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Paper Chase

The activity-dependent transcription factor NPAS4 regulates domain-specific inhibition.

Nature. Nov 7, 2013;503(7474):121-5.
Bloodgood BL, Sharma N, Browne HA, Trepman AZ, Greenberg ME.

1] Department of Neurobiology, Harvard Medical School, Boston, Massachusetts 02115, USA [2] Division of Biological Sciences, University of California San Diego, La Jolla, California 92093, USA [3].

Abstract:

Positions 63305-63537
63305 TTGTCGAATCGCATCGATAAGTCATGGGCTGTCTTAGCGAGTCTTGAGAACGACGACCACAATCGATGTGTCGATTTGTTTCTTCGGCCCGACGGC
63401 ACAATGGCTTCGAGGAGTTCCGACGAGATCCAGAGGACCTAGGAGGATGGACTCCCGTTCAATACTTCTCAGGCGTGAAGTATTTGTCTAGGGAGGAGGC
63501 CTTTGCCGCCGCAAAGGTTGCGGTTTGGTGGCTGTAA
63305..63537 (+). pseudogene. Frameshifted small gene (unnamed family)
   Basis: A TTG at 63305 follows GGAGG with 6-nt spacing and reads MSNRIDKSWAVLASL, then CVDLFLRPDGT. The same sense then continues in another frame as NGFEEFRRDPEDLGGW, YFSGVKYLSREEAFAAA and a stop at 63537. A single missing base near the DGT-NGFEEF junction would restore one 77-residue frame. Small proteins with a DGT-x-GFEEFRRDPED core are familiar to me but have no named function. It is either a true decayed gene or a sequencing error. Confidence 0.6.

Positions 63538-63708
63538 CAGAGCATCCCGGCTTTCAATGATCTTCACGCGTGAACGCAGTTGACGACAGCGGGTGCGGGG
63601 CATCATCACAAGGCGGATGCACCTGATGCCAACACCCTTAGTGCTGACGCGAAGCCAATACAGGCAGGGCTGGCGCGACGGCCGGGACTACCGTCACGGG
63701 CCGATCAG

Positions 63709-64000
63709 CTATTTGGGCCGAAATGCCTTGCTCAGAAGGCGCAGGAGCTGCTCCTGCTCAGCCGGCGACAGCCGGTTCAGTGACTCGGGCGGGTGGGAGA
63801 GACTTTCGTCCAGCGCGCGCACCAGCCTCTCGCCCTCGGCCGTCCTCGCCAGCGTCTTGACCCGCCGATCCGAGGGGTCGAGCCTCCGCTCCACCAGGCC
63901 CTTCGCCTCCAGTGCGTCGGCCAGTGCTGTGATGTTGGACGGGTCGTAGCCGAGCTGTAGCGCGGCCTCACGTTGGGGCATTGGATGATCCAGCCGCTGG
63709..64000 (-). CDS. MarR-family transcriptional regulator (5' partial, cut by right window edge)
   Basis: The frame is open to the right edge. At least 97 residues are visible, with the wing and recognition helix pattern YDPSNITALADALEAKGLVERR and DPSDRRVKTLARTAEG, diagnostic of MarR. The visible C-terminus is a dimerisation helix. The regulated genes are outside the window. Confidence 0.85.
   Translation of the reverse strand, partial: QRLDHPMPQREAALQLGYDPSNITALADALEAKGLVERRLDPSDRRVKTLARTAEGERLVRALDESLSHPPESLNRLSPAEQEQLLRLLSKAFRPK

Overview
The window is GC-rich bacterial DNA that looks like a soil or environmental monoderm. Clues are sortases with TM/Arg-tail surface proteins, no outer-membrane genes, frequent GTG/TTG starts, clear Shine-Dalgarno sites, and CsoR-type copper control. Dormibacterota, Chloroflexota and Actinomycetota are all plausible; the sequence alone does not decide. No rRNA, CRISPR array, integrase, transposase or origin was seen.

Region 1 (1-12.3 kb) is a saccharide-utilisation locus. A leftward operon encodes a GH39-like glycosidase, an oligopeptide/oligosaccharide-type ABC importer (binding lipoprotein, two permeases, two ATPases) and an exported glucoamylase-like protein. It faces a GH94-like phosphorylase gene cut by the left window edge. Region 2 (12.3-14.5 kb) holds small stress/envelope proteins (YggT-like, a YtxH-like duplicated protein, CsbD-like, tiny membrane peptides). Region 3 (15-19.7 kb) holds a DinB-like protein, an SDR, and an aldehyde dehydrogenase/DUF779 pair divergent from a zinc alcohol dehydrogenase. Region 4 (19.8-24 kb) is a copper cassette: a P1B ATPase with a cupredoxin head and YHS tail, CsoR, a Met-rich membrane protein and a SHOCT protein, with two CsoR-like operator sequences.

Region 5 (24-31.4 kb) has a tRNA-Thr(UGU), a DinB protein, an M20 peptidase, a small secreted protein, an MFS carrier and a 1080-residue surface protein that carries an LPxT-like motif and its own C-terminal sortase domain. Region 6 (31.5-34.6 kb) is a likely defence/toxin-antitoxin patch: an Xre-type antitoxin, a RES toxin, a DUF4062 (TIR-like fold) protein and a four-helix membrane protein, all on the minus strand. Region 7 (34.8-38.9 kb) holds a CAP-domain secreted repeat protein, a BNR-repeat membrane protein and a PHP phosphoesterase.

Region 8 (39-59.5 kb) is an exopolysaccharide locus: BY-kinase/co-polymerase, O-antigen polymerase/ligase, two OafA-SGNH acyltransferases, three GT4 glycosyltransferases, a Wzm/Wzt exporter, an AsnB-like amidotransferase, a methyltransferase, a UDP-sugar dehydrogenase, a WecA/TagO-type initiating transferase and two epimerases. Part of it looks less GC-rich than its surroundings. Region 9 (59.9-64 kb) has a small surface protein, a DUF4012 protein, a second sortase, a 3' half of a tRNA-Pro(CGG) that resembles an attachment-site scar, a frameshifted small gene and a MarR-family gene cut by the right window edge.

A heterogeneous population of inhibitory neurons controls the flow of information through a neural circuit. Inhibitory synapses that form on pyramidal neuron dendrites modulate the summation of excitatory synaptic potentials and prevent the generation of dendritic calcium spikes. Precisely timed somatic inhibition limits both the number of action potentials and the time window during which firing can occur. The activity-dependent transcription factor NPAS4 regulates inhibitory synapse number and function in cell culture, but how this transcription factor affects the inhibitory inputs that form on distinct domains of a neuron in vivo was unclear. Here we show that in the mouse hippocampus behaviourally driven expression of NPAS4 coordinates the redistribution of inhibitory synapses made onto a CA1 pyramidal neuron, simultaneously increasing inhibitory synapse number on the cell body while decreasing the number of inhibitory synapses on the apical dendrites. This rearrangement of inhibition is mediated in part by the NPAS4 target gene brain derived neurotrophic factor (Bdnf), which specifically regulates somatic, and not dendritic, inhibition. These findings indicate that sensory stimuli, by inducing NPAS4 and its target genes, differentially control spatial features of neuronal inhibition in a way that restricts the output of the neuron while creating a dendritic environment that is permissive for plasticity.